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Celerity

(44,491 posts)
Mon Oct 30, 2023, 11:58 PM Oct 2023

The Secretive Industry Devouring the U.S. Economy [View all]



Private equity has made one-fifth of the market effectively invisible to investors, the media, and regulators.

https://www.theatlantic.com/ideas/archive/2023/10/private-equity-publicly-traded-companies/675788/

https://archive.ph/tewjm



The publicly traded company is disappearing. In 1996, about 8,000 firms were listed in the U.S. stock market. Since then, the national economy has grown by nearly $20 trillion. The population has increased by 70 million people. And yet, today, the number of American public companies stands at fewer than 4,000. How can that be?

One answer is that the private-equity industry is devouring them. When a private-equity fund buys a publicly traded company, it takes the company private—hence the name. (If the company has not yet gone public, the acquisition keeps that from happening.) This gives the fund total control, which in theory allows it to find ways to boost profits so that it can sell the company for a big payday a few years later. In practice, going private can have more troubling consequences. The thing about public companies is that they’re, well, public. By law, they have to disclose information about their finances, operations, business risks, and legal liabilities. Taking a company private exempts it from those requirements.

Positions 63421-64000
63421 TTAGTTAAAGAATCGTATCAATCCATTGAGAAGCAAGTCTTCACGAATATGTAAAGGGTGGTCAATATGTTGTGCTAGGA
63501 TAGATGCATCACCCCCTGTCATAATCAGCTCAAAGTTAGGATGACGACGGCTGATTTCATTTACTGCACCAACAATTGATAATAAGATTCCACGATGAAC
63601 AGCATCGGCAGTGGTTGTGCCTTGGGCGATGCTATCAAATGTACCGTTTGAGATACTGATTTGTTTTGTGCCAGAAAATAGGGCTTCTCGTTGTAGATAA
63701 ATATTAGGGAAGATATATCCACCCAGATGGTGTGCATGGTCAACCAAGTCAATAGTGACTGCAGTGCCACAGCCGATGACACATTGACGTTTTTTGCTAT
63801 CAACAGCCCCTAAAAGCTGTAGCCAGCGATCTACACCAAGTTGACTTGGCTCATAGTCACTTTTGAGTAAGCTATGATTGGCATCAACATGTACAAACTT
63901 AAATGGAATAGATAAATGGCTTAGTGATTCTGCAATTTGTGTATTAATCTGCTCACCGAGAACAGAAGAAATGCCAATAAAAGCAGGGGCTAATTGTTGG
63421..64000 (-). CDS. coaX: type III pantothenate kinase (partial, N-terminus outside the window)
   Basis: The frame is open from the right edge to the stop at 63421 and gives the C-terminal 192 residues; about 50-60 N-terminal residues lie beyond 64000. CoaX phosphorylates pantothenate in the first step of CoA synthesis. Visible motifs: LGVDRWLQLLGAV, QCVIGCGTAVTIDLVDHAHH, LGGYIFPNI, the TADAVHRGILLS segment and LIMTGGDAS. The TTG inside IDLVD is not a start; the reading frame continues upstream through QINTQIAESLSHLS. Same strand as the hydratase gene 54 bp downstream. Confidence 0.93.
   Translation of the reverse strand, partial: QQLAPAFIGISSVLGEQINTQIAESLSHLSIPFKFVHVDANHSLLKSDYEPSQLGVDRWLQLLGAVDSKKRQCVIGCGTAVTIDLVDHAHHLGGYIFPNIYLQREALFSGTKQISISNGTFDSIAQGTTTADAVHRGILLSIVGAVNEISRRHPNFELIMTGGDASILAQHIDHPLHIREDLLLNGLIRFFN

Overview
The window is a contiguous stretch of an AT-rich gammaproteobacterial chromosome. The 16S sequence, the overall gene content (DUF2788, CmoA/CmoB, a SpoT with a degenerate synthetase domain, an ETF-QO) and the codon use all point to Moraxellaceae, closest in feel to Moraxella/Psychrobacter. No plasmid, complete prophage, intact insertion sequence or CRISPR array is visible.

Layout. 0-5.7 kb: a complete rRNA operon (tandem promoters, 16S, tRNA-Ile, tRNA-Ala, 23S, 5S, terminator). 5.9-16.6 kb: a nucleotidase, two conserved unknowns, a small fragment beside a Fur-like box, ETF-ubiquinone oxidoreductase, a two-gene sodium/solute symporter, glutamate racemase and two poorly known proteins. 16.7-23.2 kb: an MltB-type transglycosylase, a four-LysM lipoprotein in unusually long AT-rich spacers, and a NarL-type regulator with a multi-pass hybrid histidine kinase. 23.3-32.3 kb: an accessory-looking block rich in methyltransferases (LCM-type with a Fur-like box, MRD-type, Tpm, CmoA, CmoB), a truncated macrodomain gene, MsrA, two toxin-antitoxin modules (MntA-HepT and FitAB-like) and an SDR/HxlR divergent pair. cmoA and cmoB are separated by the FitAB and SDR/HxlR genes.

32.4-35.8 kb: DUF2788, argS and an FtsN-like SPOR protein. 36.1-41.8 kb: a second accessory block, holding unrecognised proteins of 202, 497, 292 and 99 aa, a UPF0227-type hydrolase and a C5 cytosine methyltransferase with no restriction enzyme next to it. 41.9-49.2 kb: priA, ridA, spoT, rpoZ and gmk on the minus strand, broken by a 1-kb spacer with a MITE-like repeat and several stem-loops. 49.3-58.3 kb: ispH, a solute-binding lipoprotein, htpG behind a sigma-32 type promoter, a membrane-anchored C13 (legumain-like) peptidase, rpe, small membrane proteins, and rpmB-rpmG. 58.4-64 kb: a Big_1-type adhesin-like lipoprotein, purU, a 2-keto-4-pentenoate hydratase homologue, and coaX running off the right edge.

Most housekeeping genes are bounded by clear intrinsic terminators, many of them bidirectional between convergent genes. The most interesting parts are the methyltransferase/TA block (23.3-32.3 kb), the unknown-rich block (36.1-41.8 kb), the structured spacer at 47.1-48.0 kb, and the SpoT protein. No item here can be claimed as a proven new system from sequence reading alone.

That may not have been such a big deal when private equity was a niche industry. Today, however, it’s anything but. In 2000, private-equity firms managed about 4 percent of total U.S. corporate equity. By 2021, that number was closer to 20 percent. In other words, private equity has been growing nearly five times faster than the U.S. economy as a whole. Elisabeth de Fontenay, a law professor at Duke University who studies corporate finance, told me that if current trends continue, “we could end up with a completely opaque economy.”

This should alarm you even if you’ve never bought a stock in your life. One-fifth of the market has been made effectively invisible to investors, the media, and regulators. Information as basic as who actually owns a company, how it makes its money, or whether it is profitable is “disappearing indefinitely into private equity darkness,” as the Harvard Law professor John Coates writes in his book The Problem of Twelve. This is not a recipe for corporate responsibility or economic stability. A private economy is one in which companies can more easily get away with wrongdoing and an economic crisis can take everyone by surprise. And to a startling degree, a private economy is what we already have.

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